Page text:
Underactive Thyroid in Pregnancy Can Lead to Problems in Children
Dec. 9, 1999 (New York) -- A recent study showing that even a mildly underactive thyroid gland in a pregnant woman can affect her child's brain development has led major physicians' groups to call for closer monitoring of thyroid hormone levels during pregnancy. In a statement published in the November/December issue of the journal Endocrine Practice, the American Association of Clinical Endocrinologists makes six recommendations for clinicians to consider when caring for women of child-bearing age.
These recommendations come several months after a major study published in The New England Journal of Medicine showed that an underactive thyroid, or hypothyroidism, in which thyroid hormone levels are so mildly depressed that the person shows no symptoms, has profound effects on children. In that study, James Haddow, MD, and colleagues from the Foundation for Blood Research in Scarborough, Maine, found that school-age children whose mothers were hypothyroid during pregnancy had lower IQ scores than children whose mothers were not hypothyroid during pregnancy. Overall, 19% of children of hypothyroid mothers had scores of 85 or lower compared with just 5% of children born to women with normal thyroids. The average IQ score is 100.
Both animal and human studies have shown that thyroid hormones are crucial to brain development. In the new position statement, American Association of Clinical Endocrinologists officers including president Richard A. Dickey, MD, recommend preconception thyroid hormone testing for all women considering pregnancy so that hypothyroidism can be diagnosed early and treated prior to pregnancy. The recommendations also state that routine testing of the level of thyroid stimulation hormone, known as a TSH or thyrotropin test, early in pregnancy is "reasonable but should be left to the judgment of the physician, in consultation with the patient."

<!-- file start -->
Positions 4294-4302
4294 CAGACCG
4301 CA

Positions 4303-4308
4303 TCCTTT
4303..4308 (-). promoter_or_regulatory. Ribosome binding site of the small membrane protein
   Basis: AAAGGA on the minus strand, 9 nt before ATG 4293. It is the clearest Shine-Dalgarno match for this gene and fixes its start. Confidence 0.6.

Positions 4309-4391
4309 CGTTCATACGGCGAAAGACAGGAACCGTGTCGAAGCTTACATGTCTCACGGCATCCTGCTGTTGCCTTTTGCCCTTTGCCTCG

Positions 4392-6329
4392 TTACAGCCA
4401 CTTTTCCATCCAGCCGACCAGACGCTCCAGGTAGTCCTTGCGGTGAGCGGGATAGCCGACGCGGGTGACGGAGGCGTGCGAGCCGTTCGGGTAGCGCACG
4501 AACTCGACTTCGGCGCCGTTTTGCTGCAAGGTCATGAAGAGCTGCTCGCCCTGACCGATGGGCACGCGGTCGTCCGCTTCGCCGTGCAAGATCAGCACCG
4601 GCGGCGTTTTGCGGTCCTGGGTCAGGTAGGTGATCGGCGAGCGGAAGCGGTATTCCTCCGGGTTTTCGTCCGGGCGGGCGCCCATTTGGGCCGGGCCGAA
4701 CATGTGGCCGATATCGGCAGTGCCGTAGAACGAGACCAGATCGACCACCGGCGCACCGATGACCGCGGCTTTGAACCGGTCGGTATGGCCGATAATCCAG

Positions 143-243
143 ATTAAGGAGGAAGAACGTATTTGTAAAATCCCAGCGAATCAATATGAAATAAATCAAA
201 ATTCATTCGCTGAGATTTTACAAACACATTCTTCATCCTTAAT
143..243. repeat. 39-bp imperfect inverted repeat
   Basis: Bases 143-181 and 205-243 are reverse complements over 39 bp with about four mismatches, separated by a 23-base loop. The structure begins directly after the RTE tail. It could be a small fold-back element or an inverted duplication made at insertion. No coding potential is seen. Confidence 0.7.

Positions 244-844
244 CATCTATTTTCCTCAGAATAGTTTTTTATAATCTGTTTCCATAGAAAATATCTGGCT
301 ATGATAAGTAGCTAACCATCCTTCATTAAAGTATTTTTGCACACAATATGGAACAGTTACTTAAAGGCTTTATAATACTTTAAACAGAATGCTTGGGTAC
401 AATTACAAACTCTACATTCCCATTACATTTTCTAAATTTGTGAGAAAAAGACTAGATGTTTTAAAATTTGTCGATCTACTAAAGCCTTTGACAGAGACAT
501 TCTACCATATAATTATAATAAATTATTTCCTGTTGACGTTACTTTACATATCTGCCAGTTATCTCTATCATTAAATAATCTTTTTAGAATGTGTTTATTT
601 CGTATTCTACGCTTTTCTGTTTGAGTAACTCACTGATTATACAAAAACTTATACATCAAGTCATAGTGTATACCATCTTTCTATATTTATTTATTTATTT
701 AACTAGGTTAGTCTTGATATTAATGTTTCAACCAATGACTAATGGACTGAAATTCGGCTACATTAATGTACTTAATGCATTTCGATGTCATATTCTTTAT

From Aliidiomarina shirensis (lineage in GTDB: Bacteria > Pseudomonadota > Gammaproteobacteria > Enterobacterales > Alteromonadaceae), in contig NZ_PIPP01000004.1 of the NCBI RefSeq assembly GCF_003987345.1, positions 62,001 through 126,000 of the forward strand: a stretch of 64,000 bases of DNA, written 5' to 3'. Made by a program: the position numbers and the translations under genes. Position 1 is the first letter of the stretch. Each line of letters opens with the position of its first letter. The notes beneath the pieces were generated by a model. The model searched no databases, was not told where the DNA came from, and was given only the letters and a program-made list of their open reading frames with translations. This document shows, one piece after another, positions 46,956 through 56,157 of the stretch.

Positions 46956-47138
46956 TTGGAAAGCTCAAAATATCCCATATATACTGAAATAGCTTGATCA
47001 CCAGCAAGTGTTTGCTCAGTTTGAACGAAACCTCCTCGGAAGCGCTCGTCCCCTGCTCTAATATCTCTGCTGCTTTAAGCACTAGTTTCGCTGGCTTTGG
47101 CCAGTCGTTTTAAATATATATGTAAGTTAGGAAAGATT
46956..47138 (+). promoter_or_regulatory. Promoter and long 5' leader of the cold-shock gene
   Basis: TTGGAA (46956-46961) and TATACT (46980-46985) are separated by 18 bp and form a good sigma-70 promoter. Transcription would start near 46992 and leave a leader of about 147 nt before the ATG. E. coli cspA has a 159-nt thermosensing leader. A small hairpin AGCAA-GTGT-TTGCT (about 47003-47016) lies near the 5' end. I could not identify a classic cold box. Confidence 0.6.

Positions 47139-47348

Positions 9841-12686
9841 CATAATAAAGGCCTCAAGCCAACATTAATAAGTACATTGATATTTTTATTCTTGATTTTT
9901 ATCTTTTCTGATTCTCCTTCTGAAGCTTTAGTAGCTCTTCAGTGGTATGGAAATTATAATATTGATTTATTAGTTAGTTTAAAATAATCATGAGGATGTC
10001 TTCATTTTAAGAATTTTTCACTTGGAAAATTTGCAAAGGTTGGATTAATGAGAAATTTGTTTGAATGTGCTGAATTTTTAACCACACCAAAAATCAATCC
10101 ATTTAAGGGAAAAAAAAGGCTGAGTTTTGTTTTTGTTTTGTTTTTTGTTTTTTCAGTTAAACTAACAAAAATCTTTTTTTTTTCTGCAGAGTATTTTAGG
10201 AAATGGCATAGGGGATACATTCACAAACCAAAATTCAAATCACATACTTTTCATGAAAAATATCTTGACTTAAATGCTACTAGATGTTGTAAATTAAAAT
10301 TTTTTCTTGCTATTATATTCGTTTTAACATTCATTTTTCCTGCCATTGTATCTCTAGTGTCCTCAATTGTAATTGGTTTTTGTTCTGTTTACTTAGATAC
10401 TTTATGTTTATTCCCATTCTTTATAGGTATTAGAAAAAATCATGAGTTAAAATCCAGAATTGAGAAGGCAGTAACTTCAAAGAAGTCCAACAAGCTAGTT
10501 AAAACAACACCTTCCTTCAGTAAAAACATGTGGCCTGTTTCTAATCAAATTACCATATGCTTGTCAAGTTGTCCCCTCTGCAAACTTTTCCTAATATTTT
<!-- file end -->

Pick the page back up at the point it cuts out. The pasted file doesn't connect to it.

A co-author of the study on which the new recommendations are based tells WebMD that the suggestions for clinicians are reasonable and close to what the authors had in mind. "No one really knows what the right thing to do is," says Walter C. Allan, MD. "When you start talking about population-wide screening for hypothyroidism, you get into issues of cost. But women who are of child-bearing years should be screened with a simple TSH test and if they do indeed have an elevated TSH, that should definitely be considered during the pregnancy and they should be treated," Allan tells WebMD. TSH elevation acts to depress the release of hormones from the thyroid gland, thus leading to hypothyroidism.
He says his group and others think the next step should be to begin thyroid hormone screening in young women of child-bearing age. A significant percentage will show mild hypothyroidism. These women should be treated and monitored further during pregnancy where the thyroid hormone levels are known to decrease. Medication adjustments may be needed during pregnancy as the hormone levels change "We still need to prove that the model that people are advocating will work and will be cost effective," says Allan. "Thyroid treatment is inexpensive and not harmful for pregnant women. There are very few causes of low IQ that we can do anything about. This is a pretty simple thing to do something about."